Jurors interpreted "the work" to be as a "general practitioner" who was expected to treat Jackson and his children for routine illnesses -- not to infuse him with profopol to put him to sleep every night, Barden said.
"Conrad Murray had a license, he graduated from an accredited college and we felt he was competent to do the job of being a general practitioner," Barden said. "Now, that doesn't mean that we felt he was ethical, and maybe had the word ethical been in the question, it could have been a different outcome. But because it was for the job he was hired to do, that was what we had to focus on."
Jackson lawyers argued that one reason Murray was unfit was because he had a conflict of interest. His deep financial debt made him conflicted to the point that he took dangerous risks with his patient because he feared losing the $150,000 monthly salary that AEG Live agreed to pay him to treat Jackson, they argued.
Jurors apparently did not see medical ethics as an essential element for a fit and competent physician.
HLN's Nancy Grace asked Barden if he believed Murray was unethical. "You betcha!" he answered. "Because he went way beyond what he was supposed to do."
Juror: AEG was 'in the dark'
Interviews with Barden and another juror indicate that even if they had decided Murray was unfit and incompetent, the jury still might not have held AEG Live responsible for the doctor giving Jackson the dangerous nightly infusions of propofol that eventually killed him.
"There was not one shred of evidence presented over five months to back up the fact that AEG could have known that Dr. Murray was doing that," Barden said.
Juror Kevin White agreed. "If AEG had known what was going on behind closed doors, it probably would have made a world of difference, but they didn't," White said.
AEG Live lawyers were apparently effective with their strategy of calling several of Jackson's former doctors to testify about how the singer developed close friendships with them. Jackson was talented at "doctor shopping" and keeping his various physicians in the dark about each other, they argued.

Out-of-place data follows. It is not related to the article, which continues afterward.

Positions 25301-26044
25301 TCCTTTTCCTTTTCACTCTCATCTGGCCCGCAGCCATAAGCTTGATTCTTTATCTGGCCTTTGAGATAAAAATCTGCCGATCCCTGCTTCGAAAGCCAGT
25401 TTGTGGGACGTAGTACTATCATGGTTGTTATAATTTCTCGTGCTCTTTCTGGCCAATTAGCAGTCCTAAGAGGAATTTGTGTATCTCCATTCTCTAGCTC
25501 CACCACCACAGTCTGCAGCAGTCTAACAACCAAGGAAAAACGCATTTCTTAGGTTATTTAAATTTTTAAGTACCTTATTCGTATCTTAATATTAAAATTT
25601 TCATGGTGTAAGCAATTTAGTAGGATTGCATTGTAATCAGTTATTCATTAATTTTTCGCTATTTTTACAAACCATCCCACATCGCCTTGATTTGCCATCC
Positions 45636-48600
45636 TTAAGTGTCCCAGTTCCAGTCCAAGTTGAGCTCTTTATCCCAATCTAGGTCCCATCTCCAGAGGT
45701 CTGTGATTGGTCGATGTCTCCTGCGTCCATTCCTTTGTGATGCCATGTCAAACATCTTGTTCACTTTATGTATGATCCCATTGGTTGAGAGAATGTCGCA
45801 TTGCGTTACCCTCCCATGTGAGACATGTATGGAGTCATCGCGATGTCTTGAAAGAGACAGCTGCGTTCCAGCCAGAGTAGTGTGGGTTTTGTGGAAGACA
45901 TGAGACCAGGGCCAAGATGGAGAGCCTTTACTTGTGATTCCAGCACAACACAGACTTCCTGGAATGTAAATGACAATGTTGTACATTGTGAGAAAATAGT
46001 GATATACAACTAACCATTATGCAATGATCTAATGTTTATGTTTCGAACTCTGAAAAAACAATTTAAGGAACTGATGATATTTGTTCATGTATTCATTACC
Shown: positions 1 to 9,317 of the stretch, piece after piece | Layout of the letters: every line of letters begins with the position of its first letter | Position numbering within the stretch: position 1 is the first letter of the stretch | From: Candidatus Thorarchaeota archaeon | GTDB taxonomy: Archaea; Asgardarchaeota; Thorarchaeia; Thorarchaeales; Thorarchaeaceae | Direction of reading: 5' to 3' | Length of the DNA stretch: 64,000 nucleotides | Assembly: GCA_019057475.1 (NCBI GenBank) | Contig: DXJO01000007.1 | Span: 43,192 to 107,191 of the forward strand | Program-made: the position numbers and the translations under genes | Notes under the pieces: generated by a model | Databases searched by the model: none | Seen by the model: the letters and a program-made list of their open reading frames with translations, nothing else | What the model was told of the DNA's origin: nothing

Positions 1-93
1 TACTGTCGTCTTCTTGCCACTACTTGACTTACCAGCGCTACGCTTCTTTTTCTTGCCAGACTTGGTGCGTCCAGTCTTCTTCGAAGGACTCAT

"Michael Jackson was pretty used to getting his own way," White said. "He was a big star. He had all these doctors who wanted to be his doctor and he could pretty much get what he wanted. If anybody said 'No,' well, they were out of the mix and he'd find somebody else."
Murray treated Jackson in an upstairs bedroom at his mansion, where no one else could see, White said. "How could AEG have done anything about it when they were kept in the dark?"
Murray's lawyer: 'This is huge'
No one seemed more surprised in courtroom when the verdict was read than Murray's lawyers. Valerie Wass, who had sat in on much of the trial so she could give personal reports to her jailed client, let out an audible gasp when the court clerk read the jury's "No" to the question "Was Dr. Conrad Murray unfit or incompetent to perform the work for which he was hired?"
Murray was "very, very emotional" when Wass visited him in jail to discuss the verdict Wednesday evening, Wass said.
The civil trial verdict has no impact on Murray's criminal appeal, "but in the court of public opinion, this is huge," Wass told CNN.
Murray, who is appealing his involuntary manslaughter conviction, is scheduled to be released from jail this month after serving two years of a four-year sentence.
His medical licenses were suspended after his conviction two years ago, but he could regain them, Wass said "He has a lot of patients who really want him to come back and practice," she said. "And we'll see."
On NBC, Murray said, "I will restart my life and, God willing, I will be a model to show the world that despite adversity, and when bad things happen to good people, they can restart their life and succeed.
The jury foreman bristled at the suggestion that Murray was vindicated by his verdict.
"Absolutely not," Barden said. "I don't see it as a vindication of Dr. Murray, and no, I would not hire him as my doctor. It's not a vindication. Again, it's the way the question was worded."
Asked by NBC whether he felt vindicated, Murray said the verdict showed him that "you have to wait on the Lord. You just have to know that he is there for you, and he is going to deliver his justice on his time."